“In just a couple of years, Jane Harper has soared into the first rank of contemporary crime writers. The Lost Man… returns to the parched landscape she used to such powerful effect in her debut, The Dry… Three generations of women – the dead man’s mother, wife and daughters – struggle to come to terms with terrible events, and the family’s shocking history holds the key to this superb murder mystery.”


“At night, when the sky felt even bigger, he could almost imagine it was a million years ago and he was walking on the bottom of the sea. A million years ago when a million natural events still needed to occur, one after the other, to form this land as it lay in front of him now. A place where rivers flooded without rain and seashells fossilised a thousand miles from water and men who left their cars found themselves walking to their deaths.”

This is the third novel of Jane Harper that I have read and like the other two, I completed it in less than a day! It’s that good and that difficult to put down.

As in her earlier stories, the surrounding and the landscape are important characters in this one, set in the vast, dusty, blazing hot Australian outback where next door neighbours are a three hour ride away and survival depends on how well prepared you are to weather the always difficult, often unpredictably treacherous conditions.
Nathan Bright is called out to the stockman’s grave, a place that has given rise to a lot of local legends and ghost stories and at present is the site where his younger brother lies dead. He seems to have succumbed to heat and dehydration in the harsh climate, which isn’t a rare occurrence in those parts. But his car is found some distance away, well stocked with food and water and indications that he was headed where he said he was. Why did he abandon his car and how did he get to the grave where he died, a good nine kilometres by walk?

Nathan, who has never been forgiven or recovered from a grave mistake he made a decade ago, still suffers from the isolation that has imposed on him. Struggling for years to get to spend time with his son after a messy divorce and barely making enough money to get by, he is plagued by loneliness and afraid of his own thoughts, especially off late.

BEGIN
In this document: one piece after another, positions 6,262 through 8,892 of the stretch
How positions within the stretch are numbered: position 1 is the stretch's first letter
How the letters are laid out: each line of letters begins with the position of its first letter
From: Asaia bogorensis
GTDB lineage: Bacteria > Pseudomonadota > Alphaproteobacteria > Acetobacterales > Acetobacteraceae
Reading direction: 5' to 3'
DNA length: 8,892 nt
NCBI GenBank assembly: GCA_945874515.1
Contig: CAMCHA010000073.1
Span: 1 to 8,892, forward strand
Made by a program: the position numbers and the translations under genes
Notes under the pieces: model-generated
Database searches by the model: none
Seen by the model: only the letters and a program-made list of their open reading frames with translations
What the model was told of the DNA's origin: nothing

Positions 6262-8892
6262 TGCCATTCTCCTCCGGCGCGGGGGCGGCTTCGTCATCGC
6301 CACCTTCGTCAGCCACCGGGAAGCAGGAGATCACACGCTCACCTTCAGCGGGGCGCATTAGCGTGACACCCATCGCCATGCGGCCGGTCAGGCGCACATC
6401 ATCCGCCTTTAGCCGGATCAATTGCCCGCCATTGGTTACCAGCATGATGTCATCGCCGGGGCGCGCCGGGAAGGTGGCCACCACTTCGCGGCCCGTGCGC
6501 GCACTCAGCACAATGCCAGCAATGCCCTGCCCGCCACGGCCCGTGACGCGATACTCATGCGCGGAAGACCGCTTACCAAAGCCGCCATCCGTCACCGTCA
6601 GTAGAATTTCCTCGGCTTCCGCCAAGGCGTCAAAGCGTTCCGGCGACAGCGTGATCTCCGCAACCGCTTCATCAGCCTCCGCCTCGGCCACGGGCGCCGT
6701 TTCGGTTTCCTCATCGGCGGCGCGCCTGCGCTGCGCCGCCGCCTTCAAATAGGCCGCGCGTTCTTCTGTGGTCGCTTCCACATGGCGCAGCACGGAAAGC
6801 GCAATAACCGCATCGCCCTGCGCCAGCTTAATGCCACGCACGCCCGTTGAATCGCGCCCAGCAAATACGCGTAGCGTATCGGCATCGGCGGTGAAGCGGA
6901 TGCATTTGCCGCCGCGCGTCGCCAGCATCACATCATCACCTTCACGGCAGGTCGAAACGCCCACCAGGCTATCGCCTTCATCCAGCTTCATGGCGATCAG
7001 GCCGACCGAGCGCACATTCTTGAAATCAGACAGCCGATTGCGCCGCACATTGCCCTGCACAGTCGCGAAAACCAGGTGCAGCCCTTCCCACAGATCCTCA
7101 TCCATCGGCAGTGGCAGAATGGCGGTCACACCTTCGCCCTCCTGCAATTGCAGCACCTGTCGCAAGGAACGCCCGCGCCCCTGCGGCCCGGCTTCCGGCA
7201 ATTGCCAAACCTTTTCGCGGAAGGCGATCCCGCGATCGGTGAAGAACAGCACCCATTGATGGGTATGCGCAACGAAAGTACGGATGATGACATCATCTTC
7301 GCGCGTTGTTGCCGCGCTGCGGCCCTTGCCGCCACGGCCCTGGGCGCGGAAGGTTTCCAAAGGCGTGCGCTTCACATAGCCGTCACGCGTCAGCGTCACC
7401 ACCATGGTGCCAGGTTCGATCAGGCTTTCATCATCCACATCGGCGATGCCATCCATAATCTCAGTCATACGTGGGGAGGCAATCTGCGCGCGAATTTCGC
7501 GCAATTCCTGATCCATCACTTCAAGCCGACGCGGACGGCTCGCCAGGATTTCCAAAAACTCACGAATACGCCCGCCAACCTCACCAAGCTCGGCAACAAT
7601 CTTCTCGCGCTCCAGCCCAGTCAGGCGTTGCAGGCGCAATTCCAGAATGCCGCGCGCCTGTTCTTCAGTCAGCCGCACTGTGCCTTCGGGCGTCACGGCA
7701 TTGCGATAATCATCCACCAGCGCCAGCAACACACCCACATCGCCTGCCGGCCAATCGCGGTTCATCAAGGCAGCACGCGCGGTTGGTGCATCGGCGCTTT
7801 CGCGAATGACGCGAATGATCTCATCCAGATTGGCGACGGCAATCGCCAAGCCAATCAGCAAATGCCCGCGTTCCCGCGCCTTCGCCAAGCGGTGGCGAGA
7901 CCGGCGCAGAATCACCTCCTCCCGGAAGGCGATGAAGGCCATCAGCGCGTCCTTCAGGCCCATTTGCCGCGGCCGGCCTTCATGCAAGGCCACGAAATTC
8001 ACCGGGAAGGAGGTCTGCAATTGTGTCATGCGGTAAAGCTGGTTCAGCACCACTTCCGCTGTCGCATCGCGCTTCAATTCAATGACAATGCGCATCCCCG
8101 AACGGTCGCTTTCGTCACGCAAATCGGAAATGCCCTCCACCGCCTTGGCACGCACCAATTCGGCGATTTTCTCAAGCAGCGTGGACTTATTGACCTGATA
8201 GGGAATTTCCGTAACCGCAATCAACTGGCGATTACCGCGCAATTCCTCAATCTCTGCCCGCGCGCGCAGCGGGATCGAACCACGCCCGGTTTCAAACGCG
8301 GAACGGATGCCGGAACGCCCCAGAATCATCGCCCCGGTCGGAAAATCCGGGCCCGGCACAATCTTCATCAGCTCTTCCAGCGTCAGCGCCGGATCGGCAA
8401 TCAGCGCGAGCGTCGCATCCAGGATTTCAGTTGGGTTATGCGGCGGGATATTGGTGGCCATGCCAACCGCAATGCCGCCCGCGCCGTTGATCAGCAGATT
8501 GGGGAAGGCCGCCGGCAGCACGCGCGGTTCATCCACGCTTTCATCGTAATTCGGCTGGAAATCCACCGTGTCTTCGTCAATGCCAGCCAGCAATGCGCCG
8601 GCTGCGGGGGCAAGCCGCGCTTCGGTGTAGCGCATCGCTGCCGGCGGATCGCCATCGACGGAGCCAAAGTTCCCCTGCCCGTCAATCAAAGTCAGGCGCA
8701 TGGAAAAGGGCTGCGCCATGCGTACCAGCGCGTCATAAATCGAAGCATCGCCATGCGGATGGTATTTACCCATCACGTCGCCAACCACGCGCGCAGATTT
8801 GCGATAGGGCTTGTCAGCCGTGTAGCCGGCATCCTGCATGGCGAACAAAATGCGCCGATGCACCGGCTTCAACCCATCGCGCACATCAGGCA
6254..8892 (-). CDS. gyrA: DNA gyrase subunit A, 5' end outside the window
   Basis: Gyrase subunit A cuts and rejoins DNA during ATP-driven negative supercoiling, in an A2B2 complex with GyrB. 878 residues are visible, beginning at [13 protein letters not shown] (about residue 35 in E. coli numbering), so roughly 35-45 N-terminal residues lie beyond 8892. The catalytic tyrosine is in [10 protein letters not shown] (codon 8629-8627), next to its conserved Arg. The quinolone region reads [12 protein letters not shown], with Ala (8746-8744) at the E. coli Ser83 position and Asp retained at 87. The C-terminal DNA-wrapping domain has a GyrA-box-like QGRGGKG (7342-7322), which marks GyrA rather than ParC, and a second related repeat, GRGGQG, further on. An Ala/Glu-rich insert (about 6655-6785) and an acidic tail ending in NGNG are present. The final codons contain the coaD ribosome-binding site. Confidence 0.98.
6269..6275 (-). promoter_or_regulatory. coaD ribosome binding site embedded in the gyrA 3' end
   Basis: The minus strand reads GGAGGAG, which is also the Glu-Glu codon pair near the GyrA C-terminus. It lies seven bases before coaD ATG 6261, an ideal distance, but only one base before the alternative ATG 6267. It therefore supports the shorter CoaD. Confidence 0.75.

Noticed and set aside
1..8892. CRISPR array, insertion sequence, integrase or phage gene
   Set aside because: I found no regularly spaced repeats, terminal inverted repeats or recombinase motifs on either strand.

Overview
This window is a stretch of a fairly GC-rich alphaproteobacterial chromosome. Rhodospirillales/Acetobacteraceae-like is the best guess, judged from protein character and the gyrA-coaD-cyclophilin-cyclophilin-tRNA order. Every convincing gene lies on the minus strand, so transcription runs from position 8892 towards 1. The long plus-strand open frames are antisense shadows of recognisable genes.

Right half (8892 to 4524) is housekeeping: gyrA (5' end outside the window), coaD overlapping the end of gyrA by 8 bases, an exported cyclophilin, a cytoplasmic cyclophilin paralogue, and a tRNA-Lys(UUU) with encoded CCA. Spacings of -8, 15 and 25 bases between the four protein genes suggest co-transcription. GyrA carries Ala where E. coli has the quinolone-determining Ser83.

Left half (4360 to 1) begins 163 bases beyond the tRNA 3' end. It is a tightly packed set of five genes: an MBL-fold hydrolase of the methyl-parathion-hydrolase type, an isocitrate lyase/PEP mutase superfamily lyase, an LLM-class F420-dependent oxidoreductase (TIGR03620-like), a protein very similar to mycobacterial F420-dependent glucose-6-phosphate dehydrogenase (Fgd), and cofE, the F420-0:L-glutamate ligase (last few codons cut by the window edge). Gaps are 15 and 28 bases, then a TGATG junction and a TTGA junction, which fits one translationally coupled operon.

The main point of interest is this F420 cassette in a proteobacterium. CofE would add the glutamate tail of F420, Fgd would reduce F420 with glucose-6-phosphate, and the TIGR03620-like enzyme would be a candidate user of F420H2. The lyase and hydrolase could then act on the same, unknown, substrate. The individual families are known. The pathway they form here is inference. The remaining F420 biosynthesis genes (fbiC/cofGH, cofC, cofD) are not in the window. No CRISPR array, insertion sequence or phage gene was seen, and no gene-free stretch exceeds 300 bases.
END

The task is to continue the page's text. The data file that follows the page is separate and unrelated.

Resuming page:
Back home to help his family deal with the aftermath of Cameron’s death, Nathan has to deal with both childhood memories and the secrets that tumble out of his brother’s closet, prompting him to wonder how well he knew him and what really is the cause of his death that is assumed to be suicide which isn’t uncommon where they live.

The USP of this story is the brilliant characterization of Nathan undoubtedly. He is someone whose vulnerability is so relatable. The tough guy who regrets his mistakes but has given up trying to make amends because no one is willing to forgive after years, the father who is unsure of how he should behave with his teenage son in the few days he has left with him, the son who feels helpless in the face of his mother’s grief and above all the man who leads a completely solitary existence not by his own choice.
The mystery is slowly unravelled with more focus on the family and their bonding with each other and Cameron. As the dust settles on everything and the temperatures continue to rise uncomfortably, the truth slowly emerges.
So much more than a mystery and so good!


Reviewed by:

Priya Prakash

Added 29th June 2020

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Priya Prakash